As a member of IoD 99, the institute’s community of early-stage businesses, Zhao is looking to tap into the IoD’s network of entrepreneurs for advice on building her business. “In five years’ time I want Curated Crowd to be where Chinese consumers and investors can discover new brands from Europe and vice versa,” she says.

Zhao, who was born in China, recently met a number of Chinese investors who were keen to help her establish a presence in the Far East. But she has had to put her plans here on hold, in the hope that they’ll still want to invest this time next year, as her most pressing task is to bring more users to the site. Her question for our panel of experienced executives is therefore: “What is the right balance of focus between my long-term strategic vision for Curated Crowd and the short-term operational priorities of the business?”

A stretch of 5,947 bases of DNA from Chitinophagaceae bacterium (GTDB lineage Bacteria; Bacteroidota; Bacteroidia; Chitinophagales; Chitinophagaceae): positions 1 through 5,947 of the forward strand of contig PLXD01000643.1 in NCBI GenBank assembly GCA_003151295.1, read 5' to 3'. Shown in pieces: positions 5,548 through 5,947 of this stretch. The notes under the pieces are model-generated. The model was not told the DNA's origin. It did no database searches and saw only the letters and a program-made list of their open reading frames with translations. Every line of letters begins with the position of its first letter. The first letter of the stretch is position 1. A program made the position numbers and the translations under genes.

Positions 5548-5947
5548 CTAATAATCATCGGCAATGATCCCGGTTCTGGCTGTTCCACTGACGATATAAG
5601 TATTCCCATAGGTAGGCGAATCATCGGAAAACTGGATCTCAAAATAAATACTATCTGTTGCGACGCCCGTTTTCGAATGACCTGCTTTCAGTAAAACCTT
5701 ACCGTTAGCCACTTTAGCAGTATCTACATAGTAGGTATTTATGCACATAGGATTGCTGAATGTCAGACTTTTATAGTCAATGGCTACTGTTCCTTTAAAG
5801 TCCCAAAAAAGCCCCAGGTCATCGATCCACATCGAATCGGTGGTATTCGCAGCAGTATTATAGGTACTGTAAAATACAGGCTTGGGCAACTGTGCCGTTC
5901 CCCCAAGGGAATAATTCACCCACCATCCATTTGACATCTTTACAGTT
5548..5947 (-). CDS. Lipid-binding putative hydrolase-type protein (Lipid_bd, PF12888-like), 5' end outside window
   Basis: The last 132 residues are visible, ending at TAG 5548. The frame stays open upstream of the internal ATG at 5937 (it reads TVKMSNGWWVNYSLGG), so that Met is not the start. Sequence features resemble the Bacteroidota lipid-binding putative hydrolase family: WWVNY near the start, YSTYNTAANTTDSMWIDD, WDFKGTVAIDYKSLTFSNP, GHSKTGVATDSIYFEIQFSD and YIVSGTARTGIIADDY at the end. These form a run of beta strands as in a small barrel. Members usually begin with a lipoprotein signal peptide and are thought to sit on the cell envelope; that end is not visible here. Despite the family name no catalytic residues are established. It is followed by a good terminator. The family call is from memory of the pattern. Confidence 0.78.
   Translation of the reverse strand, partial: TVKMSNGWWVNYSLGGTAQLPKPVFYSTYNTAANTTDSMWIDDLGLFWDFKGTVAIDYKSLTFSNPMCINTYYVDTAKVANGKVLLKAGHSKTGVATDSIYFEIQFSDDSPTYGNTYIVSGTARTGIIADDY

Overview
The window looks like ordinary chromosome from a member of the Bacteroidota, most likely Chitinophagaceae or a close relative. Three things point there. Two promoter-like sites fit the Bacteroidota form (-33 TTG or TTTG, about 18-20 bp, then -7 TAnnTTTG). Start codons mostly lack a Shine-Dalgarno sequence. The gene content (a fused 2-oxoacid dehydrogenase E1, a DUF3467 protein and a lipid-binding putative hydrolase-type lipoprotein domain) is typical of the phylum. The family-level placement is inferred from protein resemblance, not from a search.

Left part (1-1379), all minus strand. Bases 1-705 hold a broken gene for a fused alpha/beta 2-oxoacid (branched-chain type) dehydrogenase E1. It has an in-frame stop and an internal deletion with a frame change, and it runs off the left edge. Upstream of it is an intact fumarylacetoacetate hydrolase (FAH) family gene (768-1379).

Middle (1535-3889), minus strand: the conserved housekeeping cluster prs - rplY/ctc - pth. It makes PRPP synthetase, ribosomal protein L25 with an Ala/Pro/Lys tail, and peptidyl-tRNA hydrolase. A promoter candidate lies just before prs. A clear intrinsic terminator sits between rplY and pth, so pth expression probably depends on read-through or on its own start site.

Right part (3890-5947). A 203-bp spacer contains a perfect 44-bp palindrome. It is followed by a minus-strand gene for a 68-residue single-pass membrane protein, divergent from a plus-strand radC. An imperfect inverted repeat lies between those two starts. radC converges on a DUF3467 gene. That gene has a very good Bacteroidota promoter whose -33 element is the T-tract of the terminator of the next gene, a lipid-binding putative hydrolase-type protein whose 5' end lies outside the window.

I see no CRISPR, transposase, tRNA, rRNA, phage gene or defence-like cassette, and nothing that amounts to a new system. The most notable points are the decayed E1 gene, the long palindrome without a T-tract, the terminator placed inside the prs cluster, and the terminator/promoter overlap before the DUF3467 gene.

ADA YI ZHAO is the co-founder of Curated Crowd, an online sales and crowdfunding platform for fashion designers. She has been CEO of the business since establishing it in March 2016. She was previously a director at Barclays Investment Bank, a VP at Nomura and an analyst at Lehman Brothers.

What the execs say

Josh HoughJosh Hough
Founder, MAS Technicae Group

The first thing I want to address is your search for investment. That’s a hard process, which my firm has just been through, and one of the toughest times to balance those long- and short-term goals. It becomes a real challenge to retain your desired shareholding in the company while funding its growth. Think hard about that: value the business fairly to attract investors, but look after your own interests too.